Speartooth Shark

Speartooth sharks are a species of requiem shark found in freshwater habitats. However, it seems to adapt well to saline habitats as well as it has been seen in both rivers and near-shore oceanic waters.

Little remains known about this shark, with most of the information about them coming from three captured adult specimens in 2014 – two males and one female.

Speartooth Shark, image credit – VirtualWolfCC 2.0

Speartooth Shark Scientific Classification

Kingdom Animalia
Phylum Chordata
Class Chondrichthyes
Order Carcharhiniformes
Family Carcharhinidae
Genus Glyphis
Scientific Name G. glyphis

Description

Based on a few adults documented in 2014, the shark is assumed to be 8.5 ft long. They have a streamlined body with a broad head and a flat snout. Their eyes are small, and there are 26–29 upper and 27–29 lower tooth rows inside the shark’s mouth. The upper teeth are triangular and serrated, while those on the lower jaw are more spear-like and narrower, with the serrations limited to the top of the teeth.

This shark has large pectoral fins, triangular pelvic fins, two dorsal fins, with the second being 67-77% of the size of the first, an anal fin around the exact size of the second dorsal fin, and a misshapen caudal fin. There are oval-shaped dermal denticles all over this shark’s body. There are oval-shaped dermal denticles all over this shark’s body.

These sharks are plate gray from above and white ventrally, with a visible boundary separating the two areas.

Where do they live

Speartooth sharks range from New Guinea to northern Australia. It lives close to Daru Island, Fly River, and Port Romilly in New Guinea. The shark has a much broader distribution in Australia, including Bizant, Ducie, and Wenlock Rivers in Queensland and the Adelaide and Alligator Rivers in the Northern Territory. Reports indicate this shark lives in the Normanby, Hey, Ord, and Embly Rivers as well as the South Chinese Sea. However, whether or not they were speartooth sharks remains to be verified.

These sharks live primarily in freshwater habitats, like large, mangrove-lined tropical rivers and estuaries. The juveniles and sub-adults live close to the muddy bottoms of these habitats, where fast tidal currents are observed. However, the salinity levels of these waters, which range from fresh (0.8 ppt) to almost marine (28 ppt), indicate that these sharks can also survive in saltwater habitats.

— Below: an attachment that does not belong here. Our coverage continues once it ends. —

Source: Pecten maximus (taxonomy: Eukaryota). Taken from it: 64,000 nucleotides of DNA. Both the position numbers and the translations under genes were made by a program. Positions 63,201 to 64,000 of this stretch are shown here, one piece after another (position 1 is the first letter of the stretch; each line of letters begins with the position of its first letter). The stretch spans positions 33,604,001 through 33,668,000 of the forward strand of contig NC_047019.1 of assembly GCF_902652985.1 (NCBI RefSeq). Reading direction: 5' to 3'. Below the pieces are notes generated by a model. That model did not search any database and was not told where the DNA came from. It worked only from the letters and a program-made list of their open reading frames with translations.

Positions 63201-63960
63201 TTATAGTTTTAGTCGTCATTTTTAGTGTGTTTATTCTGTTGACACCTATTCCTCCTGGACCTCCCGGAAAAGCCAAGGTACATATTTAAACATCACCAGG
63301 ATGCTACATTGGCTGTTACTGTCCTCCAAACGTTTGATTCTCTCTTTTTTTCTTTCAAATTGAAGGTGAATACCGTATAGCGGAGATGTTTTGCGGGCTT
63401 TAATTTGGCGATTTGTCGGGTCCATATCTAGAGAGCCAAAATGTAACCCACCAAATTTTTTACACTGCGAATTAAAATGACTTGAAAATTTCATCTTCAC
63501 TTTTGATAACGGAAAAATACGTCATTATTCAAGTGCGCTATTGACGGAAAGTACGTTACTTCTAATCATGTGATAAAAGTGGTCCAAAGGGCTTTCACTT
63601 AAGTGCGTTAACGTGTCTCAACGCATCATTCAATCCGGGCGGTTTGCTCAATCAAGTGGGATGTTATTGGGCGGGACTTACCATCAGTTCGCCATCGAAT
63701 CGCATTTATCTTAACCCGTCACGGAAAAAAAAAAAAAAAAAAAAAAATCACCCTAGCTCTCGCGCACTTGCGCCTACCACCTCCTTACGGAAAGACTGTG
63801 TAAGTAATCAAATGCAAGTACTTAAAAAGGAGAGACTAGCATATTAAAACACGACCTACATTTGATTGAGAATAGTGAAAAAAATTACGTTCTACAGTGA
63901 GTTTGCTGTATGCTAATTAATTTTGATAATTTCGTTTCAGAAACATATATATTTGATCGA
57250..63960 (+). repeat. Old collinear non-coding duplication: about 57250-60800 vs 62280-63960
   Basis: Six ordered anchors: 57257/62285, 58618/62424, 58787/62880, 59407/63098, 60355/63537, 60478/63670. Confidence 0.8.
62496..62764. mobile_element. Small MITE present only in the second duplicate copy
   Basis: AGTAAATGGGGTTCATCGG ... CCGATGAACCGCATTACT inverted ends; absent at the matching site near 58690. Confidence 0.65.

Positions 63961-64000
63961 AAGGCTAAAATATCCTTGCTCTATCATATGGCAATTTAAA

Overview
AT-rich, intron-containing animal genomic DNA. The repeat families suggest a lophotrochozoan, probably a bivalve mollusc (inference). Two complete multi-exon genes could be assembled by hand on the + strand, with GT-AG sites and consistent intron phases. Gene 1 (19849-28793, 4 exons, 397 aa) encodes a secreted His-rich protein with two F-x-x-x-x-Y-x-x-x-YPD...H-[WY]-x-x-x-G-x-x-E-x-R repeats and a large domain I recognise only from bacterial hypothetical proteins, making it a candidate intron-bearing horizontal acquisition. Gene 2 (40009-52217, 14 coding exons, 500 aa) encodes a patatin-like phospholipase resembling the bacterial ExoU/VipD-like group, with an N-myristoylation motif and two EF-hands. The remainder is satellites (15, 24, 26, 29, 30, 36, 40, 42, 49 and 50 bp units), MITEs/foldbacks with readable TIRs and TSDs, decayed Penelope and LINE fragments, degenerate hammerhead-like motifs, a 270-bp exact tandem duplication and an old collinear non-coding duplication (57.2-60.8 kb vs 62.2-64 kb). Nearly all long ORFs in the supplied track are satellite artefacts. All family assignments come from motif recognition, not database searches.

Speartooth Shark Picture, image credit – VirtualWolfCC 2.0

Behavior

Hunting

Their diet includes ariid catfish, breams, burrowing gobies, croakers, gudgeons, prawns, and threadfins based on the activities of the juveniles. The adults are assumed to feed on bony fish and stingrays based on the spines and stings found in the captured specimens’ jaws.

Swimming

Their movements are sluggish, moving upstream with the flooding tide and downstream with the ebbing tide. They can travel around 6.2–7.5 miles like this.

Reproductive

Like other requiem sharks, they are viviparous, giving live birth from October to December. Initially, these sharks are 20–23 in long, with an annual growth rate of 7.5 in.

Adaptations

Their teeth are well suited for feeding on bony fish, while they seem to hunt using their ampullae of Lorenzini to detect the electrical fields generated by their prey.

They seem to maneuver in fast currents with the help of their second dorsal fin.

Interactions with humans

Due to its extreme rarity these sharks almost never come into contact with humans and are not considered a threat. As a river shark, the population is quite sparse with an estimated 2500 specimens globally and 250 in isolated areas.

This leaves this shark extremely vulnerable to fishing activities – both bycatch from commercial fishing and for sport by recreational anglers. Captured speartooths are sometimes eaten, used as bait, or just discarded. Habitat degradation, such as the pollution of the Fly River due to mining activities, has also caused a sharp decline in the shark’s population.

All these factors have caused the IUCN to classify this shark as “Vulnerable” or “VU”. It is classified as endangered in Australia under the Commonwealth Environment Protection and Biodiversity Conservation Act established in 1999 and the 2000 Territory Parks and Wildlife Conservation Act.

Sources

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